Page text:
He didn’t think much of it then, as he loaded and unloaded the contents of the storage unit he’d bought to resell. He buys those storage units often now that he’s retired and living in Carlisle, Penn. It gives him something to fill the hours, he said.
But then he spotted markings along the large trunk’s sides that sparked his curiosity.
Along with the words “Anniston - Alabama,” “Carleton Sterne Lentz” and “Hoboken,” the trunk had a sticker of some kind, its print hard to read. Stouffer grabbed his magnifying glass and read what he believed to be the word “Lusitania.” (It would later turn out he was mistaken on that point.)
“When I saw the name of the ship I thought, ‘Wow,’” Stouffer said. “Normally I would just take and get it appraised and try to move it on down the road, but my curiosity got the best of me.”
Stouffer called The Star and a reporter was able to track the family name to a retired professor from Kenyon College. The trunk belonged to his mother.
Perry Lentz, 70, grew up in Anniston. He became a novelist and has spent a career teaching English and literature at Kenyon College, an old liberal arts college in central Ohio. The Lentz House at the college is named after him.
Lentz said by email to The Star that he’s certain his mother – born in 1920 – could never have taken a voyage on the grand British ocean liner, the RMS Lusitania, which was sunk by a German torpedo in 1915.
“And I don't think it departed, ever, from Hoboken. That would have been distinctly déclassé for a Cunard liner holding the Blue Riband for the speed record on the north Atlantic run, I should think,” Lentz wrote.
But it was her trunk alright. He remembers it well.
“The matter itself instantly produced all kinds of memories, of Anniston in the late 40s, the 50s and the 60s, when among other things there were three movie theaters along Noble Street (Ritz, Calhoun, and what was the one down near Tenth?),” Lentz wrote. “The textile mills were flourishing (my father was an executive at Classe Ribbon), segregation was the law of the land, and Oxford was a tiny little village. Last time I was in Anniston, about five years ago on family business, none of those things were true.”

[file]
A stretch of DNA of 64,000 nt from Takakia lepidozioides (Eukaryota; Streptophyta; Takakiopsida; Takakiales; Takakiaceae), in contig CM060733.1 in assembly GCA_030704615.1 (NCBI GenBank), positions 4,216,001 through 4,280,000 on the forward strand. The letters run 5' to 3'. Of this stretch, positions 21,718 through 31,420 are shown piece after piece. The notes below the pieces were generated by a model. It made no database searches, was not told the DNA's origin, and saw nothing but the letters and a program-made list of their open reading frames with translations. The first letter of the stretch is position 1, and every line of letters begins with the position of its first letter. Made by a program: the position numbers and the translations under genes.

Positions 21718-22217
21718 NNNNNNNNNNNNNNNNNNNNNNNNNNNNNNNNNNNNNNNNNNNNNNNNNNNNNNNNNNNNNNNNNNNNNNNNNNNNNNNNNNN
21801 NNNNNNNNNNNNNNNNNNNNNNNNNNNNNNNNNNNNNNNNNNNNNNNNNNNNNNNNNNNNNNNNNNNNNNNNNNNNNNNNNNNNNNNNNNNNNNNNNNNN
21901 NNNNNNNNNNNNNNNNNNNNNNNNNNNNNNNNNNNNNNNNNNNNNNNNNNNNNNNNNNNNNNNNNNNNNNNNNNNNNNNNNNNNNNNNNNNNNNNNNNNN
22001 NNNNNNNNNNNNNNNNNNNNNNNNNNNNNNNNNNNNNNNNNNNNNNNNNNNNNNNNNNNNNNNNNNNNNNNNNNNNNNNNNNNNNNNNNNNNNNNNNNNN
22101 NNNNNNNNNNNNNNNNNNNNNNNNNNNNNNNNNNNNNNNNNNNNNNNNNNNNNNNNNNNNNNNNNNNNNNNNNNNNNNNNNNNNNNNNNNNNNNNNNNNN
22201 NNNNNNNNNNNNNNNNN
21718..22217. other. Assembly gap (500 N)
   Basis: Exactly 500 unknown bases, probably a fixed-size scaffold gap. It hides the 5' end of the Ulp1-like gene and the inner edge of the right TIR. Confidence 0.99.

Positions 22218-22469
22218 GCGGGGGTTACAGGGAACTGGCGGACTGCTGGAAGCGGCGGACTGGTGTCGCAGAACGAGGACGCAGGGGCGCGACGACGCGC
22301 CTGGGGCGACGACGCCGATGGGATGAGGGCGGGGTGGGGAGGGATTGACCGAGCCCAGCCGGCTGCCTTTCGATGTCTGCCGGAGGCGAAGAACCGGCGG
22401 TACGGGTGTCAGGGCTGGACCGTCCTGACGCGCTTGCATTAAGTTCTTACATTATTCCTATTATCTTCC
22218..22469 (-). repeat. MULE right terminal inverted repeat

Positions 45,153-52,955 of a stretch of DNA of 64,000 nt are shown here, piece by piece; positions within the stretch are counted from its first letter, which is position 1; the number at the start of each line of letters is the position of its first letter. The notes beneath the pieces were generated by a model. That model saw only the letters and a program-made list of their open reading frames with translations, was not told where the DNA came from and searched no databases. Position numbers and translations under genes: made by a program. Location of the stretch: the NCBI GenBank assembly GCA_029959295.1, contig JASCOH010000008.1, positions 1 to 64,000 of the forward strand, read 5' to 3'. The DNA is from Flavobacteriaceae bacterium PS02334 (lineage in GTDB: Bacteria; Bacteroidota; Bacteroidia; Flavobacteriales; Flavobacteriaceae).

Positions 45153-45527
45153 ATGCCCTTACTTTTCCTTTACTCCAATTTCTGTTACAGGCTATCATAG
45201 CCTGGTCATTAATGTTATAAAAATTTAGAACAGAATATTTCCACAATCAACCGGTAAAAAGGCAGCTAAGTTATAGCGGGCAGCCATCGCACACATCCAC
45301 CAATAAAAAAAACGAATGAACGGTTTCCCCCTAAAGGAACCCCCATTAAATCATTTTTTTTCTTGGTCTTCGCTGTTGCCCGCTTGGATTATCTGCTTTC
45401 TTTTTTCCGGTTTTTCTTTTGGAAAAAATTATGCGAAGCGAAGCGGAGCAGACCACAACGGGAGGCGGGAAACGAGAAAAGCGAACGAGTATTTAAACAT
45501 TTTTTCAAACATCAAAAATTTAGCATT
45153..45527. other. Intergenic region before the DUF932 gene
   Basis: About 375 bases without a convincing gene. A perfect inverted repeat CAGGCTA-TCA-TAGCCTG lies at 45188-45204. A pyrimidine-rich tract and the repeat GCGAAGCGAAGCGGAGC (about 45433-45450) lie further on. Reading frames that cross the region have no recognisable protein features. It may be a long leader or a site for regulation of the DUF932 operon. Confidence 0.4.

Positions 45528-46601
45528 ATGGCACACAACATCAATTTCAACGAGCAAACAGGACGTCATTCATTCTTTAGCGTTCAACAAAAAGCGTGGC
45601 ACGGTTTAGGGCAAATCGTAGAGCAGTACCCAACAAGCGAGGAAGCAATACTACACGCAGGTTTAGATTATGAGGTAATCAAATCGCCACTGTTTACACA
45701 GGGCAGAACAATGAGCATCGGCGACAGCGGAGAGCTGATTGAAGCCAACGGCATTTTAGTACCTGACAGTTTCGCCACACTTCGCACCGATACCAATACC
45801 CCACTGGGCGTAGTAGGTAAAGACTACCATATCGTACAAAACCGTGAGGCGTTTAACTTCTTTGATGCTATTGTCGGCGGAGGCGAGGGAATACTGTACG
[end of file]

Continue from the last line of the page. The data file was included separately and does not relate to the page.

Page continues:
He never remembered the old steamer trunk in use, however, saying his parents packed extensively and heavily as people of their generation did for trips. But the trunk stayed in the attic of their home at 45 Sunset Drive in Anniston, he said.
The words "Carleton Sterne" are embossed, while "Lentz" looks to have been painted on later, Stouffer said. Sterne was his mother’s maiden name, so “Lentz” was likely painted on after she married, Lentz said.
The couple had three children. Lentz’s brother, Preston, lives in Honolulu, his sister, Lucy Lentz Hovious, in Nashville.
Lentz thinks the trunk – large and lined in velvet, with wooden clothes hangers and a key to keep its contents safe — must have been what his mother took off to college at Randolph Macon Women's College, now called Randolph College, in Virginia.
“She was in the class of 1941, so that would mean that she boarded a train — probably from Anniston — sometime in the autumn of 1937, with the trunk loaded into the baggage car,” Lentz wrote.
She transferred to Vanderbilt for her last two years of college, he said, in order to be closer to her mother. Her father, Neil Paul Sterne, died unexpectedly in 1939.
The trunk, to the best of his knowledge, stayed in that attic until 1990, when his parents moved to Nashville, where both his siblings lived at the time. His father died there in 1993, his mother eight years later.